In this blog, we’re going to leverage Docker containers to quickly install an object detection software called DeepStack. We’ll also use Docker containers to install a companion software called DeepStackUI, which will help us quickly set up the data we need for processing our images.
DeepStack is an open-source software that leverages AI and provides an out-of-the-box model of objects to utilize in processing. You do not have to settle for the model they provide! You can train DeepStack to learn new objects and even to recognize specific faces and scenes.
Even if you don’t have a need for this particular software right now, the concepts we’ll cover are still valuable. It will illustrate just how quickly you can set up software with containers utilizing Docker.
If you’re looking for an excuse to utilize DeepStack in your current project, here are some ideas. You could use its powerful processing to detect …
- If tools have been returned to the appropriate area in a workspace.
- If a car or person has entered into an area it shouldn’t have.
- Is your dog still in the backyard.
- You could even set up DeepStack to do facial recognition!
Alright, let’s get to it!
We will assume two things for this blog.
- You are running Windows. (If not, follow Microsoft’s install WSL 2 on Windows instructions.)
- You already have Docker installed and are running with WSL 2. (If not, use Docker’s Get Started details.)
Using Docker for DeepStack Installation
Installing DeepStack is a very simple process thanks to the magic of Docker and WSL 2.
With WSL installed, you can open the Windows menu and type “WSL” and open the WSL command prompt option presented to you.
From this prompt, we’ll execute the following line.
sudo docker run -e VISION-DETECTION=True -v localstorage:/datastore \ -p 80:5000 deepquestai/deepstack
This will take some time to finish running depending on your internet connection speeds since it will need to download and extract the container. Once it’s completed, you should see an output similar to the following.
This indicates that the DeepStack software is running and ready for us to use!
You should now be able to test this by navigating to http://localhost. You should see a page that shows the following image in it.
For now, leave this WSL prompt window open, and let the DeepStack container continue to run and output to it while we move ahead with the next step: installing DeepStackUI.
Using Docker for DeepStackUI Installation
Now that DeepStack is running, we could immediately start interacting with it via its API. Awesome!
However, it’s a bit difficult to know exactly what to send the API without a lot of trial and error. Luckily, yet again, we can leverage a Docker container called DeepStackUI to quickly set up the object detection commands we’d need.
DeepStackUI will provide us with a user interface in which we can quickly scaffold our image processing and object detection API parameters. It can also be incredibly helpful for debugging false positives and other detection anomalies.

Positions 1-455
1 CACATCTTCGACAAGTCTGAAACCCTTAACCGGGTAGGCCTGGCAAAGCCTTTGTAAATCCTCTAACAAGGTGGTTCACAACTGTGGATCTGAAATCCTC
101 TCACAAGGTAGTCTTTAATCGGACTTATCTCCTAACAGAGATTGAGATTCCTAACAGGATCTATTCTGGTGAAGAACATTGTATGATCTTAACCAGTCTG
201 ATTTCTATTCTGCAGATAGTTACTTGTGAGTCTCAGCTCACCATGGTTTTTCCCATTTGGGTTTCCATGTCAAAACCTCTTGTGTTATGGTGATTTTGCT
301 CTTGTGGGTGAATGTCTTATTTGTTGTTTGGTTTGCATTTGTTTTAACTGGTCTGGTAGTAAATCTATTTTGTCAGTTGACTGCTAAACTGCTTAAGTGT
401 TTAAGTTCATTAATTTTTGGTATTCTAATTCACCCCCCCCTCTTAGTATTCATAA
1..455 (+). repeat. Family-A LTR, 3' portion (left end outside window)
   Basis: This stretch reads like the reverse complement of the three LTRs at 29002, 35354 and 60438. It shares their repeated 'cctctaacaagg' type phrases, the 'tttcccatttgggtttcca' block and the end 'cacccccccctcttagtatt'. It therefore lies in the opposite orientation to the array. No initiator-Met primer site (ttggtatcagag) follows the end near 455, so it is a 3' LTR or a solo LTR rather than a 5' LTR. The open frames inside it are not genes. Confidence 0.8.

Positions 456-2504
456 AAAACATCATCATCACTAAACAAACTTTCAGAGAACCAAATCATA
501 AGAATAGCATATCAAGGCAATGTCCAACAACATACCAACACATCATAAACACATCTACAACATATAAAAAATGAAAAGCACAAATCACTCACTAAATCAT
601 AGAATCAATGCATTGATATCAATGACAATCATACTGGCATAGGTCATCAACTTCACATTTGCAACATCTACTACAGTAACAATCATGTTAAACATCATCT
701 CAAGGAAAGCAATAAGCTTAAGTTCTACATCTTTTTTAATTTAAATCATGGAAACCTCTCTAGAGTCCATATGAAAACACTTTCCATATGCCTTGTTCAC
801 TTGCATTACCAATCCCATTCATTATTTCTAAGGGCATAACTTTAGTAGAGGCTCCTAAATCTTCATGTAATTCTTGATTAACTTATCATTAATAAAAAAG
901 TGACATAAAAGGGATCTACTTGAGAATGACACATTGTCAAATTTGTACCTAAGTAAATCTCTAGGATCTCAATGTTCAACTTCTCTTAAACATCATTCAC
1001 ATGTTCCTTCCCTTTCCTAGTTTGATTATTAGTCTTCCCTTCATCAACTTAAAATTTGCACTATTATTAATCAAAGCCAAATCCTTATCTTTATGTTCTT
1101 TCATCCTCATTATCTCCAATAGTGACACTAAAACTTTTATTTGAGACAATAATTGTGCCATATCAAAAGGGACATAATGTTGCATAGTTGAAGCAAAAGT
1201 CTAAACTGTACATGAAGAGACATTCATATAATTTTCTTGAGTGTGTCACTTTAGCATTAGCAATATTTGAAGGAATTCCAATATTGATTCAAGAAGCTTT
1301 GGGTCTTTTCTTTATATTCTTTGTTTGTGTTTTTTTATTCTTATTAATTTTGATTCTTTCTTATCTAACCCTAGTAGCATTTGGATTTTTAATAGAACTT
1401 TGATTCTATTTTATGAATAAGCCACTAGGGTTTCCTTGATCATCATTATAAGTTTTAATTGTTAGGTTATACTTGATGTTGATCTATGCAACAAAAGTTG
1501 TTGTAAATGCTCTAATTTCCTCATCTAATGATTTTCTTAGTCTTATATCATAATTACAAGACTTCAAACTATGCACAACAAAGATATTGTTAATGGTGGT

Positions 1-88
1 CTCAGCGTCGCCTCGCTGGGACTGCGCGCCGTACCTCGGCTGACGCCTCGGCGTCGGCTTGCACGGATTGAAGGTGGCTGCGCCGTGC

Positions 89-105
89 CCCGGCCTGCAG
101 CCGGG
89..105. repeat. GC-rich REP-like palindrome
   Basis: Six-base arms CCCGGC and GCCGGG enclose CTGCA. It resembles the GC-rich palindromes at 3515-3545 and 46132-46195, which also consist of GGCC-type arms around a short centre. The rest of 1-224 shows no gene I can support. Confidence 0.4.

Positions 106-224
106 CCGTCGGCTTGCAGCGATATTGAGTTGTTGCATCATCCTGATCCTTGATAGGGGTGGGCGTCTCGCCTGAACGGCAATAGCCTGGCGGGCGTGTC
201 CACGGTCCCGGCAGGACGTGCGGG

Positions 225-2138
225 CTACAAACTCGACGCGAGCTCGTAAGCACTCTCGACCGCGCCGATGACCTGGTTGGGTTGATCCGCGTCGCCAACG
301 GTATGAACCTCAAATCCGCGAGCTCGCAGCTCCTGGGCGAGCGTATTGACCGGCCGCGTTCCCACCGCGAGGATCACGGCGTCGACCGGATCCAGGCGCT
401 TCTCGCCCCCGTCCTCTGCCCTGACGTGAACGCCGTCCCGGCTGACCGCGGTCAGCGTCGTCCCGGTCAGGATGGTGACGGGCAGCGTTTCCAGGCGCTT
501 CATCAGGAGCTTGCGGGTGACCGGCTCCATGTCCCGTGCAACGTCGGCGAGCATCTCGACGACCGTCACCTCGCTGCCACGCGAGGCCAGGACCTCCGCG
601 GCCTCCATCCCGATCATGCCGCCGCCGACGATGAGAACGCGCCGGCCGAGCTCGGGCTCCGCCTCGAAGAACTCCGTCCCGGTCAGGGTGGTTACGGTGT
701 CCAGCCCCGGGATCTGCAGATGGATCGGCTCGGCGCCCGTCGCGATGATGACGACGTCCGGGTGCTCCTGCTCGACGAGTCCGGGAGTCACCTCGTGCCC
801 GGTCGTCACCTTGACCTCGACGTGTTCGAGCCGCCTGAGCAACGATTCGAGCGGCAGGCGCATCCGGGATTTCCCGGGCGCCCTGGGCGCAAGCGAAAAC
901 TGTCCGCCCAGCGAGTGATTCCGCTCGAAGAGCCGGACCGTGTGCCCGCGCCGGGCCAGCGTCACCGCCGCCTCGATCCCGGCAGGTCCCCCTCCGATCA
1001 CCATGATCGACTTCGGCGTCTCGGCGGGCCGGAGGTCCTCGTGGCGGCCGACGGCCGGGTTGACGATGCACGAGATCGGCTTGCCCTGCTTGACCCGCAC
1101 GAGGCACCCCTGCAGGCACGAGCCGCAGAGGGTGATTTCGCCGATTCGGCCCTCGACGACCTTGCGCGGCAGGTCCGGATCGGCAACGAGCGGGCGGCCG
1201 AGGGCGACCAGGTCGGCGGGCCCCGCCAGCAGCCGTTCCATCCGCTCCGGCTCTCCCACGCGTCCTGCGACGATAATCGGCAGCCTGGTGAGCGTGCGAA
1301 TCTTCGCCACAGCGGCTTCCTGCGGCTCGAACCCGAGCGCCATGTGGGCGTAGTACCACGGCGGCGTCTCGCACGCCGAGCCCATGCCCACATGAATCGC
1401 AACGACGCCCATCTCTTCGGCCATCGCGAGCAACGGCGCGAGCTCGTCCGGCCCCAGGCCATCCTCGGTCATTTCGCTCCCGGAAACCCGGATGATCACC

Let’s get to it!
Open a new WSL command prompt by hitting the windows key, typing “WSL,” and selecting the command prompt option there.
From this new prompt window, run the following command but note that you will need to replace the
DEEPSTACK_IP value (192.xxx.x.x) with the IP address of the machine that you are working on.
sudo docker run -p 8501:8501 -e DEEPSTACK_IP=’192.xxx.x.x’ robmarkcole/deepstack-ui:latest
Once the image is downloaded and extracted, the Docker container should start up and show an output similar to the following.
Now, we can test in the browser by navigating to http://localhost:8501/. You should hopefully see an output that contains:
If this is what you’re seeing, you are now ready to start playing around!
From here, with the left-hand sidebar, we can start changing thresholds and values that will help us determine how we would want to talk to the DeepStack API. Being able to do this via a rich UI will really help speed up the development process, as we can quickly determine the values that the API expects in a visual manner.
The ROI section in the left-hand sidebar is essentially the cropping boundaries for the image that we would like DeepStack to focus on. If you adjust these slightly, you’ll start to see green lines show over the image. You can use the provided sliders to quickly create a bounding box on any specific area that you’d like DeepStack to run its object detection.
As you are adjusting these values, DeepStackUI is interacting with the DeepStack API container sending API requests. You can see this interaction by going back to your WSL command prompt from earlier where DeepStack API is running. You should see new lines showing up that look like this.
Wrapping It Up
In this blog, we utilized the strengths of Docker containers to quickly spin up two separate containers that we could utilize for our software development needs – one running the DeepStack API software and the other running a utility to help us get started with the DeepStack API.
The best part is that once we are comfortable with our setup, we could quickly and easily stop and remove the DeepStackUI utility container to free up resources all while continuing to run the DeepStack API software without interruption.
Thanks for following along, and I hope you found this blog informative!
When you are ready to finish up working with DeepStack API and DeepStack UI, you can close their WSL command prompt windows. This should stop the container from running any further.
If you’d like to learn more about utilizing Docker, check out “Azure Web Apps in Docker Containers” – another recent post on the Keyhole Dev Blog.